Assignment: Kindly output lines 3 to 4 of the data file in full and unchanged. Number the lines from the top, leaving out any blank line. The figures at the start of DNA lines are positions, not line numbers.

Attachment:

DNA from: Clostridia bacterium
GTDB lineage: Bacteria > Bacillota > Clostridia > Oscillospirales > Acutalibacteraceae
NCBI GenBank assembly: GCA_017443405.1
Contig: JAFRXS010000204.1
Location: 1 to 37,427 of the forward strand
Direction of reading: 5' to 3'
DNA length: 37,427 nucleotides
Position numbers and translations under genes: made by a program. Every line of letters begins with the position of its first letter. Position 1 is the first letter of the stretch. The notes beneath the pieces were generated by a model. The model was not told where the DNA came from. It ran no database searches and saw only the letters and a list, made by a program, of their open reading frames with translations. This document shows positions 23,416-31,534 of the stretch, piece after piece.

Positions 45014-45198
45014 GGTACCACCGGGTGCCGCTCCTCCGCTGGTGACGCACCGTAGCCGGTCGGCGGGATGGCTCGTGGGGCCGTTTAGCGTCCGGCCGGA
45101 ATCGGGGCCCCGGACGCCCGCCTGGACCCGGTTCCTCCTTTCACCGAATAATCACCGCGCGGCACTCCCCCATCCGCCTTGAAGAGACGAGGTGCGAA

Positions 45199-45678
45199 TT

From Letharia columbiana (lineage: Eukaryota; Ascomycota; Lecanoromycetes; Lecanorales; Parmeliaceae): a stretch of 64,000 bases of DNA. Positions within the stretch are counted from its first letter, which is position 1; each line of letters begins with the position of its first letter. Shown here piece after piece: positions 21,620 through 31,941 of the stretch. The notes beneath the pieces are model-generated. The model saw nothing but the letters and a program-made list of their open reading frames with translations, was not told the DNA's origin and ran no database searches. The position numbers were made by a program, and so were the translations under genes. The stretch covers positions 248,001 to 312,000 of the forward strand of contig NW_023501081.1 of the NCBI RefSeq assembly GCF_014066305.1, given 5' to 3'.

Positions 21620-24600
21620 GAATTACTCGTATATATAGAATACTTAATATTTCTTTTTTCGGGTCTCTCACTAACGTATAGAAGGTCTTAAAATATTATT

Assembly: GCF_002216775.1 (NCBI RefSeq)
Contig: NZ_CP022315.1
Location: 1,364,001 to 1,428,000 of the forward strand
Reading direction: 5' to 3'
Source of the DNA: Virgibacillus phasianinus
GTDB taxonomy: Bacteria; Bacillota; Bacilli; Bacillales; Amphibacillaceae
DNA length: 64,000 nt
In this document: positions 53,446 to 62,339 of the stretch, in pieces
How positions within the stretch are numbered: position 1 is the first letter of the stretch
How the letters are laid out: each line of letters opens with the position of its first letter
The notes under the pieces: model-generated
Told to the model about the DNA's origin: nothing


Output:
NCBI GenBank assembly: GCA_017443405.1
Contig: JAFRXS010000204.1